I suspect it might become worse if you add they're shims for extra excursion ontop?
They're machining tolerances are not as tight as JBL/TAD/Emilar etc.
That is a tradeoff when chasing power handling and cheap production I guess.
They also have no foam/felt damping in the back chamber unlike JBL/TAD again.

The CSD below shows that behaviour quite well. This also has the 10k resonance from the AL diaphragms showing very clearly.

As for the Yuichi it has a slow flare rate, as do "all" the TAD drivers due to the ALnico magnet design. The only exception is the Neo magnet, 4002 without the adapter, that has a short 10 degree exit, after the phase plug in comparsion, as seen below.

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kevinkr

Paid Member
So as everyone probably knows Pano and I have been friends for a long, long time. I shared the details of what I was dealing with him and a few other friends. Here is the overlay of the 3 drivers on the same horn. The other channel is identical within the tolerances of the individual drivers. This was the best I was able to do with the overlay. These are nearfield measurements about 5cm from the horn mouth, on axis with no EQ and no crossover.

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Arez

As for the Yuichi it has a slow flare rate, as do "all" the TAD drivers due to the ALnico magnet design. The only exception is the Neo magnet, 4002 without the adapter, that has a short 10 degree exit, after the phase plug in comparsion, as seen below.
The 4003 obviously does not have the Alnico mag, a shorter distance, different exit angels but a slow flare rate, and fairly long exit still.
So does the Pioneer ED 915, and the different versions from Linear technology, which are basically rebranded TADs.
Sorry my time to edit ran out, was busy in the phone .

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Pano

Paid Member
Excellent Kevin. That goes a good way to understanding that different drivers perform differently on the same horn.
Do we simply say that the TAD-4001 is an excellent driver, or is it just well suited for that horn?

The example of the Radian on the JBL horn is a nice comparison and further begs the question.

kevinkr

Paid Member
Unfortunately I thought I had captures of the Radian on the 2380A, but I deleted all of them when I was clearing out my REW folder, I have ones with JBL 2440, but none with the NEO950PB. I don't think I would have missed a 6dB dip in the response, but we'll never know.

1 user

Lynn Olson

So if I'm reading this right, what matters for matching the expansion rate of the compression driver (or exit angle) is the overall increase in cross section in the first part of the horn. It's obvious for an axisymmetric horn, you can see it visually, but for a mixed horn it's better to look at the net increase in area as the sound progresses through the horn.

The Yuichi A290 looks a Smith horn for the first part of the expansion, but avoids the mouth diffraction that characterizes the classical Smith horn by adding a further vertical expansion right where the Smith horn would typically end. There is an echo of the then-contemporary Altec Manta-Ray and JBL Bi-Radial in having a two-part expansion, but with a (rather clever) smoother transition between the two parts.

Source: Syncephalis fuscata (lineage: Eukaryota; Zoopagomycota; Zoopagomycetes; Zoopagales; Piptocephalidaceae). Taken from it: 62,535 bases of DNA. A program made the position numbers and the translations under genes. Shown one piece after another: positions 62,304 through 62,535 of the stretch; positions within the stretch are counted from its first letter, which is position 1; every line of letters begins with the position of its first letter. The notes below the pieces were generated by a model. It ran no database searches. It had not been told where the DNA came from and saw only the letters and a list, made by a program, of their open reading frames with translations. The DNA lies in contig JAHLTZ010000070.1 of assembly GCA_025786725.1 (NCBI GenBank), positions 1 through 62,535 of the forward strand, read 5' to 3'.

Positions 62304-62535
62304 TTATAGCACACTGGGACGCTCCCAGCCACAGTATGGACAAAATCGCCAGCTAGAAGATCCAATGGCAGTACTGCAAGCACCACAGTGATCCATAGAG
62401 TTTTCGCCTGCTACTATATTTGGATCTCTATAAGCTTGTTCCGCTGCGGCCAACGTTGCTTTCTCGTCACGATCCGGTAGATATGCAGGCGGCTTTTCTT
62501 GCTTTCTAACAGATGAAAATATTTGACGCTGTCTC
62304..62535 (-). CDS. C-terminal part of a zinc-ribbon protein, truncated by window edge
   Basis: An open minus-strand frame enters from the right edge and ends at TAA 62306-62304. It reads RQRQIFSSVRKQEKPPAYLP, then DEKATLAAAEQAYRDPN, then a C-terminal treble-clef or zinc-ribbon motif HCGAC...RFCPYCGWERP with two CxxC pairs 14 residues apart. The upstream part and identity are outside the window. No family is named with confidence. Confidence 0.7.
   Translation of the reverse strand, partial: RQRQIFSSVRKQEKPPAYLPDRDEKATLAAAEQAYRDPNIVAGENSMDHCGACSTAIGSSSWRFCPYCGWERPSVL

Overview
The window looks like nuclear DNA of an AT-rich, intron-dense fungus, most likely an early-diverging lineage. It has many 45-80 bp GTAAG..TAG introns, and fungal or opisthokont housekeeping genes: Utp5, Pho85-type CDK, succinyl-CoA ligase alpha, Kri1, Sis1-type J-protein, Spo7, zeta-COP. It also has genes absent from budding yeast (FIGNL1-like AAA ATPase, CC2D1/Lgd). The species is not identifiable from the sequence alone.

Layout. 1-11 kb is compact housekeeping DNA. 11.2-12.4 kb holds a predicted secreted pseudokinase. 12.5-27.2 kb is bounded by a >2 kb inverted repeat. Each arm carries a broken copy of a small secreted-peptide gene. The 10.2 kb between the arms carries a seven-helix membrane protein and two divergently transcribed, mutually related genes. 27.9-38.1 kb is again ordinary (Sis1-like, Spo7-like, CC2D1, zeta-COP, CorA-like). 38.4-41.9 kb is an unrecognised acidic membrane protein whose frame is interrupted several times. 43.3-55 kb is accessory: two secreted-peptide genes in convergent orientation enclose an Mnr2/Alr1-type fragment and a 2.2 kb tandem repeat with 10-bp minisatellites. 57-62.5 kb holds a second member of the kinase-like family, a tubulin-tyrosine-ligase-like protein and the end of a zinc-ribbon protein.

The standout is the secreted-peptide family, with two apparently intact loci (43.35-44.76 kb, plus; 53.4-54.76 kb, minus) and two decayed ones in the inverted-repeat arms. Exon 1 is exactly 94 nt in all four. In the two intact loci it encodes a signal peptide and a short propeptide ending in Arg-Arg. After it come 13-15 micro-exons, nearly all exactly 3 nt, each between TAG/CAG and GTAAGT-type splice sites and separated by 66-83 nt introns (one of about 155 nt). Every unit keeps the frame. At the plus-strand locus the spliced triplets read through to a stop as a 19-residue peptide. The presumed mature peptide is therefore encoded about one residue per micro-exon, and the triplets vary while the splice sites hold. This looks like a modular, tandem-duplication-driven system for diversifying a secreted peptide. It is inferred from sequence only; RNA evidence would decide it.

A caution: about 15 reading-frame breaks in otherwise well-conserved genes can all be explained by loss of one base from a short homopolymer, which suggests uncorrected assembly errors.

The Yuichi as a whole has a "slow" expansion compared to modern waveguides, if I'm following this right.

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2 users

marco_gea

So if I'm reading this right, what matters for matching the expansion rate of the compression driver (or exit angle) is the overall increase in cross section in the first part of the horn. It's obvious for an axisymmetric horn, you can see it visually, but for a mixed horn it's better to look at the net increase in area as the sound progresses through the horn.
Exactly right.

There are two issues at play:
• 1st, you want to match the expansion rate. Given that the internal throat of virtually all compression drivers (except the very earliest WE ones) is conical, that entails calculating the driver's "exponential equivalent" flare rate, and matching that to the flare rate of the horn (or, in the case of hypex = hyperbolic-exponential horns like the Yuichi's and TAD, the initial flare rate of the horn).

• 2nd, to the maximum extent possible, once you have met condition 1 above, you also want to avoid any abrupt changes in curvature / sharp internal angles, as these exacerbate diffraction.
[*] as a reminder: the flare rate (m) is defined at each distance x from the throat as: m = 1/Sx * d[Sx]/dx (rate of change of wavefront area at distance x, divided by wavefront area at distance x).
In purely exponential horns, m = constant throughout the horn expansion.
In hypex horns, m increases monotonically from throat to mouth.

2 users

abstract

Watching this...
My 12" woofer boxes are slowly coming along and I'm getting closer to settling on some kind of wave-guide for the tweeter. Maybe an "econowave" or something. So I'm weighing up either designing a wave-guide (or horn without the compression chamber) for one of the non-horn tweeters/mid-tweets I have lying around, OR getting a neo compression driver.

Looking at DN07.10LM, there doesn't seem to be a lot of info and plugging in the numbers to Hornresp requires a lot of guessing. All I can see is that the flux density is strong, which seems to help avoid narrow ripples in the response. I can adjust smooth curves with filters.

I'm looking at making it the old-fashioned way with a collection of wooden rings made into a full teardrop box shape. Developing a nice expansion curve may be a nice challenge. I have an idea for an expansion model, based on taking a curve that smoothly transitions between the throat exit angle and a 4pi steradian box exit angle. On a 2d plane, it would look like an 'S' curve -- at some point the expansion decelerates to minimise any sudden impedance changes as the wave exits the box.